Edit HelloNounViewController.m to include this method definition, following the @synthesize directives:

-(IBAction) setOutput:(id)sender {

It all boils down to a single line! Thanks to our getters and setters, this single assignment statement does everything we need.

Freeing up Memory

Whenever we've used an object and are done with it, we need to release it so that the memory can be freed and reused. Even though this application needs the label and text field objects (userOutput, and userInput), as long as it is running, it is still good practice to release them in the dealloc method of the view controller. The release method is called like this:

[<my Object> release]

Edit the HelloNounViewController.m file's dealloc method to release both userOutput and userInput. The result should look like this:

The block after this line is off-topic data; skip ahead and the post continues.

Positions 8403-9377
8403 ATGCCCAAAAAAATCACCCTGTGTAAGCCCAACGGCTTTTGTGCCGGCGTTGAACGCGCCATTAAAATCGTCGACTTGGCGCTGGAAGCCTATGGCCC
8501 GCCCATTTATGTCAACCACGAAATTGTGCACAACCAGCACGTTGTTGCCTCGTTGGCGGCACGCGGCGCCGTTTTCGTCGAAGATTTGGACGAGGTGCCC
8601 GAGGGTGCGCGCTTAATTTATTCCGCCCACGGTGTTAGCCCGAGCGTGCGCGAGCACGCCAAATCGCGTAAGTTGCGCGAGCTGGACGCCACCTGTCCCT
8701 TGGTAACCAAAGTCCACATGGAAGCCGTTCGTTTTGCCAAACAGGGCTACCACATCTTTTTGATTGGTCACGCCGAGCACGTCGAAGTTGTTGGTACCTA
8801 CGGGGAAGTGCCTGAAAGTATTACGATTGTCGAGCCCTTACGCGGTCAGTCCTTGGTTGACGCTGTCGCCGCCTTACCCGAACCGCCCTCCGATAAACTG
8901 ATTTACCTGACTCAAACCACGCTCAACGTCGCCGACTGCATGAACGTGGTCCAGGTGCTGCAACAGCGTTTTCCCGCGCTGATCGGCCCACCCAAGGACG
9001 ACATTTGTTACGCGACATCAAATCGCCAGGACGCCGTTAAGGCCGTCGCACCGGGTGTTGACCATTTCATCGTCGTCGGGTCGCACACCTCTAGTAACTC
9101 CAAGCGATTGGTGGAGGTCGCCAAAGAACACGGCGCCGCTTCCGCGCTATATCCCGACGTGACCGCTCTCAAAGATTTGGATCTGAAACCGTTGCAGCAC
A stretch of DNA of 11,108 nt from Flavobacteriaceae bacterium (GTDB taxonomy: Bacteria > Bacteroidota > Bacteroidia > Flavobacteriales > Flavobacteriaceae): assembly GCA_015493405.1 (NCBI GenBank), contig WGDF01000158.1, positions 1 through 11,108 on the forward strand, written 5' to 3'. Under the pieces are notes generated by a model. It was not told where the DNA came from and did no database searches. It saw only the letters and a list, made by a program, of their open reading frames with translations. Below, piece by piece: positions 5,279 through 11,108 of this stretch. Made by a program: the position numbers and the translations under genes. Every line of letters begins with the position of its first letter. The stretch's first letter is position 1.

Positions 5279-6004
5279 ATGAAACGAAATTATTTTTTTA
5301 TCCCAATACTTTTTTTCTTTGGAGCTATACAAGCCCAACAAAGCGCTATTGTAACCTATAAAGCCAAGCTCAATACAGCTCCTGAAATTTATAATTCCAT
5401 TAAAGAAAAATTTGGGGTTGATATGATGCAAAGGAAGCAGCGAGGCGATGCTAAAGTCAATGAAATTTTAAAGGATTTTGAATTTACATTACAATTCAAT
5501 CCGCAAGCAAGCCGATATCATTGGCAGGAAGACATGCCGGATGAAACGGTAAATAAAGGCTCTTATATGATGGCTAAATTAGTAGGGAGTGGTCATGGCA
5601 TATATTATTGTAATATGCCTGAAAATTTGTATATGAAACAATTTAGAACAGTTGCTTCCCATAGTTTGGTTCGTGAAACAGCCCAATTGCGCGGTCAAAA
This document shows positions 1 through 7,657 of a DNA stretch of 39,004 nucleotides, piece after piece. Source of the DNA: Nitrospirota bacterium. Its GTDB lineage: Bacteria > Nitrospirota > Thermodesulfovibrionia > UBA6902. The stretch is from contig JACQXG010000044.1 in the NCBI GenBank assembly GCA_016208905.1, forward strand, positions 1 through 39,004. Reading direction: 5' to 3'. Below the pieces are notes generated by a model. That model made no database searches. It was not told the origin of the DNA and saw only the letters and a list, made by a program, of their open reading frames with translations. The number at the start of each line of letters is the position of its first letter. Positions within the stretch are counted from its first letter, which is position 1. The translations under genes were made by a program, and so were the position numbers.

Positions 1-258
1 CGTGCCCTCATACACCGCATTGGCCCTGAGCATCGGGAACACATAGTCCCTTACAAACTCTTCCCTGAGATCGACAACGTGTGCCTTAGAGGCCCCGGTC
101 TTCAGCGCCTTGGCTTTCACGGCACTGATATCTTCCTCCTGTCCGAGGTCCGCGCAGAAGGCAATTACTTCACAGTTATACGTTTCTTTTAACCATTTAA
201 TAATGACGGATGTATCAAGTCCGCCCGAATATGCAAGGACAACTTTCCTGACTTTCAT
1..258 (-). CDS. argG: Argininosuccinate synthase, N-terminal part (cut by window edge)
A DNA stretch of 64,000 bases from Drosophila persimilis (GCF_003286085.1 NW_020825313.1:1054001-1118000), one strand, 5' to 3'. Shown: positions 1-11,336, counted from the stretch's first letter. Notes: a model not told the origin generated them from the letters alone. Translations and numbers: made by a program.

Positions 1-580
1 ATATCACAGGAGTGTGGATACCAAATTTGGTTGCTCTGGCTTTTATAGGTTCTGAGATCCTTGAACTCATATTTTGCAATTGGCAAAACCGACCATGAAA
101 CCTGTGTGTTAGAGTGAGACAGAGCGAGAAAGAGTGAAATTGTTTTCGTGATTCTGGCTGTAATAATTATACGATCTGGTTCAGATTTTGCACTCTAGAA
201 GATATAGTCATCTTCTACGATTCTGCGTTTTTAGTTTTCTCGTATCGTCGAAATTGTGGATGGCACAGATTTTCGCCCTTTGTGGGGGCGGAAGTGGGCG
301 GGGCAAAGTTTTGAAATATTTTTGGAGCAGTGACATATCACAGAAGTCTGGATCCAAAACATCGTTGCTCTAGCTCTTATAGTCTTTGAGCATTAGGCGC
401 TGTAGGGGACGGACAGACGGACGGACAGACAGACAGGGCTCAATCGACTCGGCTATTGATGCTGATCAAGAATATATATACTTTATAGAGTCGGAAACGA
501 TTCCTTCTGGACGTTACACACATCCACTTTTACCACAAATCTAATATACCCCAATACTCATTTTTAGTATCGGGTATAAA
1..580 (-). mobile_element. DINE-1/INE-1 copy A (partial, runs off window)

- (void)dealloc {
    [userInput release];
    [userOutput release];
    [super dealloc];

Well done! You've written your first iPhone application!

Building the Application

The app is ready to build and test. If you'd like to deploy to your iPhone, be sure it is docked and ready to go, and then choose iPhone Device from the drop-down menu in the upper left of the Xcode window. Otherwise, choose Simulator. Click Build and Run.

After a few seconds, the application will start on your iPhone or within the simulator window, as shown in Figure 6.16.

Figure 6.16

Figure 6.16 Your finished application makes use of a view to handle the UI, and a view controller to implement the functional logic.

  • + Share This
  • 🔖 Save To Your Account